Read the journal’s mission statement, which sets out the kind of papers it gives priority to. Also, check out who’s on the editorial board of your chosen journal. It would be wonderful if academia was all about the selfless pursuit of knowledge. In reality, it can be riddled with rivalries. If there are people on the board whose work you identify with then that’s a good sign that your work might be a good fit for the journal. Similarly, see if the journal regularly accepts articles dealing with similar subject matter to your own.

      Some other things to consider include whether the journal appears both in print and online, or online only. Online-only journals may have quicker turnaround times for publication, and sometimes are less hamstrung by constraints of length, including the number and type of images they are prepared to publish. Does your work include images that need to be in color? On cost grounds, it’s common for print journals to only accept grayscale images, but they will publish full-color illustrations in their online editions.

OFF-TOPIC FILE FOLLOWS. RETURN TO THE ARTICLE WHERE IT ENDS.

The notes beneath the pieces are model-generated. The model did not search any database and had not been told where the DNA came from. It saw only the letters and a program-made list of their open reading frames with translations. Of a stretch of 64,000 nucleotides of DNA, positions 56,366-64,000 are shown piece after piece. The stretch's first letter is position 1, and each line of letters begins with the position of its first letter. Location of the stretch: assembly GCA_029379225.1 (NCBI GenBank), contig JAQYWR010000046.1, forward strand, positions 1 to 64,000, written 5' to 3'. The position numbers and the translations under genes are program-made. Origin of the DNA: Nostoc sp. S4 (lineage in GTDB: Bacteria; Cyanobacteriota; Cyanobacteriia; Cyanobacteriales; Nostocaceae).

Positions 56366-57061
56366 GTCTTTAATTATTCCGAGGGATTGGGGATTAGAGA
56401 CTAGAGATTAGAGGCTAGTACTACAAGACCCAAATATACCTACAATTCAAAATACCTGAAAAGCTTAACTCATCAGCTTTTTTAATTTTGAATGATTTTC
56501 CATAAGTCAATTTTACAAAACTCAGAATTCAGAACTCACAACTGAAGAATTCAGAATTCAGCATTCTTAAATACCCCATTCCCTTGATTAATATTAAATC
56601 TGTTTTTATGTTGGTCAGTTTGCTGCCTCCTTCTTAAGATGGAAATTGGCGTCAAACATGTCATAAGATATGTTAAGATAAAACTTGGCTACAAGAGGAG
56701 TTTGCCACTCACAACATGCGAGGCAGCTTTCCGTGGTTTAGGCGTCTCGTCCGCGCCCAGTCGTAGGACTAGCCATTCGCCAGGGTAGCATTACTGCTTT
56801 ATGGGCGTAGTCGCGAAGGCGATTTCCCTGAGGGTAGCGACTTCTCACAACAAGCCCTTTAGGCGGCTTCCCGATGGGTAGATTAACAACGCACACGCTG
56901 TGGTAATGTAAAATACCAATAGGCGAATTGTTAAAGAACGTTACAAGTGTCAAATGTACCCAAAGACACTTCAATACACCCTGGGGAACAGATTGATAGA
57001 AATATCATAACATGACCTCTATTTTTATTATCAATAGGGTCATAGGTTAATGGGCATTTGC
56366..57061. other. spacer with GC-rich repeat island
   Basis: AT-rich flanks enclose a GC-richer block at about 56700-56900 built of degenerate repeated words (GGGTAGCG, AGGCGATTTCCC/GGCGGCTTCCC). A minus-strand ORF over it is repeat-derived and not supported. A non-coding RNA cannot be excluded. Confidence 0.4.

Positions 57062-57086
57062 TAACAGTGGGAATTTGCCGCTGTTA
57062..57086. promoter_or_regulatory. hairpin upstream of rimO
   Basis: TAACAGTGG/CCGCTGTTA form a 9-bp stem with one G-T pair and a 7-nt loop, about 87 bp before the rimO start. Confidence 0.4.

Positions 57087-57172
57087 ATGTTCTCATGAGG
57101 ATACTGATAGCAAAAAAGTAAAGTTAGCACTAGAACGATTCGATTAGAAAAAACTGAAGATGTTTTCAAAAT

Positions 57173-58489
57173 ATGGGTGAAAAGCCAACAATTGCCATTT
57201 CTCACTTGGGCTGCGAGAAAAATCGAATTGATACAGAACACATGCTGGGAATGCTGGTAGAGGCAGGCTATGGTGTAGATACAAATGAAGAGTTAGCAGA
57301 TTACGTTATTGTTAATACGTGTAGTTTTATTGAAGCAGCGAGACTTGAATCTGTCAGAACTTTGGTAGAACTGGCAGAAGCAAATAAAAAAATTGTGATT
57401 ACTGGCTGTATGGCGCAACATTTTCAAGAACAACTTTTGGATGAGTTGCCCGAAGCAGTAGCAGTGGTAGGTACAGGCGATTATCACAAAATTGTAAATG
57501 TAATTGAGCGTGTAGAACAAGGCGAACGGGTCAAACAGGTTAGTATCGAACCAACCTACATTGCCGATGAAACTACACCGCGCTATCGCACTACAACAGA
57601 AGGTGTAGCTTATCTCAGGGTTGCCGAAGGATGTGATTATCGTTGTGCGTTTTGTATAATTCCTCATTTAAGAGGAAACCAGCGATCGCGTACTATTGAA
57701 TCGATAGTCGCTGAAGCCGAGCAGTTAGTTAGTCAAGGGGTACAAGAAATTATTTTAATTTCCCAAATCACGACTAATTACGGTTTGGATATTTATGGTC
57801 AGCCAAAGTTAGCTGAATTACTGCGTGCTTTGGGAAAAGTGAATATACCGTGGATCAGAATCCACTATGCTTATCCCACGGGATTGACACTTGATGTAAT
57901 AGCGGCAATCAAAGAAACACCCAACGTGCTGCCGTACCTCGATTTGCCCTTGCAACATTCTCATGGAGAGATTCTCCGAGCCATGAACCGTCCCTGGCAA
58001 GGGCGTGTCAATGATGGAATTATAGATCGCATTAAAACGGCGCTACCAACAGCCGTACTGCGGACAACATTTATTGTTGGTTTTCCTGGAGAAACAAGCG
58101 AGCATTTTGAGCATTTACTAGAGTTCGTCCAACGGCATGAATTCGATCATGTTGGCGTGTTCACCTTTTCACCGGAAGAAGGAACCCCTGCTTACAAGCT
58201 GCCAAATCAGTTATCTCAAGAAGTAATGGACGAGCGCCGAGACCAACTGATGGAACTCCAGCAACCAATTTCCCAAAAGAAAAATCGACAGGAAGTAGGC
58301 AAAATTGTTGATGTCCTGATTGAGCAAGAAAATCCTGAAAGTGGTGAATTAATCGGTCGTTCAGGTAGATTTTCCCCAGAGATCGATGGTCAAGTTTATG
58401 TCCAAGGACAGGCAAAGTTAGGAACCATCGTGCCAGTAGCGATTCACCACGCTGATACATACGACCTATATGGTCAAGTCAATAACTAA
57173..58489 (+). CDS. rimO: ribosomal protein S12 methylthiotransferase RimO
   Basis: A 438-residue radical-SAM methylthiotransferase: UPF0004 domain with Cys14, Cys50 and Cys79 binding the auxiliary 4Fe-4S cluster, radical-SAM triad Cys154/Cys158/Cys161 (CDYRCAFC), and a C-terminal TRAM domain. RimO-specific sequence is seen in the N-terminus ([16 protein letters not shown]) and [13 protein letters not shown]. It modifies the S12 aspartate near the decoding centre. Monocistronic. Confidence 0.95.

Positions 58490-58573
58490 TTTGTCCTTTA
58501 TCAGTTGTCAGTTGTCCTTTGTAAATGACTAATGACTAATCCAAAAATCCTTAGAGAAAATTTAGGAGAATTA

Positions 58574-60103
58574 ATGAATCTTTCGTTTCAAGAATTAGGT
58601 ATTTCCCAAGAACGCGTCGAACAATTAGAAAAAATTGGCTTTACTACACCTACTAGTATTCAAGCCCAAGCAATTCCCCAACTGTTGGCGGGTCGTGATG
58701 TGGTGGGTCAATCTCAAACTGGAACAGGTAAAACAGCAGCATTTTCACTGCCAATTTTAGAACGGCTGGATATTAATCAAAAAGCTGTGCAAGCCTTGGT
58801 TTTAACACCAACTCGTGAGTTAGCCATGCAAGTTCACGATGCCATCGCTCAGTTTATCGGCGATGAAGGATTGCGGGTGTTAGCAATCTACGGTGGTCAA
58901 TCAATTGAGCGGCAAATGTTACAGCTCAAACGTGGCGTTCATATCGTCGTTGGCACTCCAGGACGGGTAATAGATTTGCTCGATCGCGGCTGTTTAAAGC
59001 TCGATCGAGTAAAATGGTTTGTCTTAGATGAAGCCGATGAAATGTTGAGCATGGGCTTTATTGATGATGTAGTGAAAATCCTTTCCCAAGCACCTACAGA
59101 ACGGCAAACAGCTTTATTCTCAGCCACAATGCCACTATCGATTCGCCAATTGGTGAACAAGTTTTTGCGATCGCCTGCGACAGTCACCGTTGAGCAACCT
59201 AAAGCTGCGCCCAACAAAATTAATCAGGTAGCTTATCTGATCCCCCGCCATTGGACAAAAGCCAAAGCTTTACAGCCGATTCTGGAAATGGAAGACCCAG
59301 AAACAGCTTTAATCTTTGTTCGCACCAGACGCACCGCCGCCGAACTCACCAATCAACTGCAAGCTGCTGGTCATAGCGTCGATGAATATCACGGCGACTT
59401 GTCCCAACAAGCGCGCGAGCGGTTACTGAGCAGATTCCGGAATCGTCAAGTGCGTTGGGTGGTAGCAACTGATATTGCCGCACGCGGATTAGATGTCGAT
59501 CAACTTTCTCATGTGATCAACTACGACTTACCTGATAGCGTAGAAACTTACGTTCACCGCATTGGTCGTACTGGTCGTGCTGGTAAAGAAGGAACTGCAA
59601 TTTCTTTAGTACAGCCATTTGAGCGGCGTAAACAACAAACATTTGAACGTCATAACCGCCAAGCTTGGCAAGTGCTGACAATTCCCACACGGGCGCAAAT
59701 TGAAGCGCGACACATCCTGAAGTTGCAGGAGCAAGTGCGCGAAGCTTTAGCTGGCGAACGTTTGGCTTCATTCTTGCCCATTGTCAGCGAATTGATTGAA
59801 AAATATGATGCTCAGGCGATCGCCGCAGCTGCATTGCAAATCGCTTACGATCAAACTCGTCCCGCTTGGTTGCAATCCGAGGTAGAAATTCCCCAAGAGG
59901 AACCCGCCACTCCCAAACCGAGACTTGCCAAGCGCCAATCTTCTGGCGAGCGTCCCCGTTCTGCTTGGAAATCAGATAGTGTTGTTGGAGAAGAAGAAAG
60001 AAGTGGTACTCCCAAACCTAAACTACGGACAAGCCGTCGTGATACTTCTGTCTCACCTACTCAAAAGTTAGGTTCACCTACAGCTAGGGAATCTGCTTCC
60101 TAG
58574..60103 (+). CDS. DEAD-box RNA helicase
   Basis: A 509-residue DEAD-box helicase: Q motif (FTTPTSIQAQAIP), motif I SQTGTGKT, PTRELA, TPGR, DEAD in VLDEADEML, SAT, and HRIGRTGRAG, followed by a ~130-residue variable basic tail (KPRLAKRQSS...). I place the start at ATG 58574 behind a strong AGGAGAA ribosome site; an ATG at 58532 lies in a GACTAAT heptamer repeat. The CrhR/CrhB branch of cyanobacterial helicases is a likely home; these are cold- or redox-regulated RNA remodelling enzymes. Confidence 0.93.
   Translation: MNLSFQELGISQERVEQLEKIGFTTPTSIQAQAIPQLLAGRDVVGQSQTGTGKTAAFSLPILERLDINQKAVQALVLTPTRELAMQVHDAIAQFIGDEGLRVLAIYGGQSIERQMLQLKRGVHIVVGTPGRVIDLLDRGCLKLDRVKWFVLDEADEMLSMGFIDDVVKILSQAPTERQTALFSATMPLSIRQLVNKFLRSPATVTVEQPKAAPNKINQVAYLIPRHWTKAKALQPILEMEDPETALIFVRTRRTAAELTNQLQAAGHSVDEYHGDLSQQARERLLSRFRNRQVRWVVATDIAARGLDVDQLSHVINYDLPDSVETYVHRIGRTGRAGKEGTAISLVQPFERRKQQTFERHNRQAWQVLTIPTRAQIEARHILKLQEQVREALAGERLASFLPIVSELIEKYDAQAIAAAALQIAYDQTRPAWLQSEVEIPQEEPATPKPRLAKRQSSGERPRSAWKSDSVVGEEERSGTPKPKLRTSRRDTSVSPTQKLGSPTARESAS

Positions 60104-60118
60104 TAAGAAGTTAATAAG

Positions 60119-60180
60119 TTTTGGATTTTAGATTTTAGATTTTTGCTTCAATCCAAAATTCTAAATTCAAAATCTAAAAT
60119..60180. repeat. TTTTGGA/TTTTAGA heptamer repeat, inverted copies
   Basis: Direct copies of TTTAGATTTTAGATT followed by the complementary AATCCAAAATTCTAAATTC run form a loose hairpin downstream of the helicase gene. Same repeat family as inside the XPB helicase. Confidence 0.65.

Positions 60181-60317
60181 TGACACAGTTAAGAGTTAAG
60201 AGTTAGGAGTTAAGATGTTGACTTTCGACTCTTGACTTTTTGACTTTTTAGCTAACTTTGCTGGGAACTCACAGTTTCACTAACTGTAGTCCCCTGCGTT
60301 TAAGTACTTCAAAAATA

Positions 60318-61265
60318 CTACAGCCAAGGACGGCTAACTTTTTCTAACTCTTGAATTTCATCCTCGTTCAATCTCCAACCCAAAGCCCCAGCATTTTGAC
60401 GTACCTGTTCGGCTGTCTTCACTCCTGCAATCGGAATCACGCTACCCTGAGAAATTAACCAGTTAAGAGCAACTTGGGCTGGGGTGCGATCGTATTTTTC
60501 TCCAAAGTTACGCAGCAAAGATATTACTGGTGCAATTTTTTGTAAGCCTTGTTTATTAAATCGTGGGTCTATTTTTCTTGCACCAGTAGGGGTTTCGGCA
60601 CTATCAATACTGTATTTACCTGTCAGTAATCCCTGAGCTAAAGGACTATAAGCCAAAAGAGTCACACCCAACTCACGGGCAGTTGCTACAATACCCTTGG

Another matter to consider is copyright. An important decision concerns whether you want your work to be Open Access (OA) – in other words, available free of charge to researchers. This is ideal for reaching a wider readership and the dissemination of your ideas, but often you will have to pay for this option. Be aware that some open access journals are known as ‘predatory journals.’ Not only are they typically not intellectually respectable, but they are often a money-making enterprise. You’ll pay for OA publication and won’t get the expert editorial guidance and support that good quality mainstream journals offer.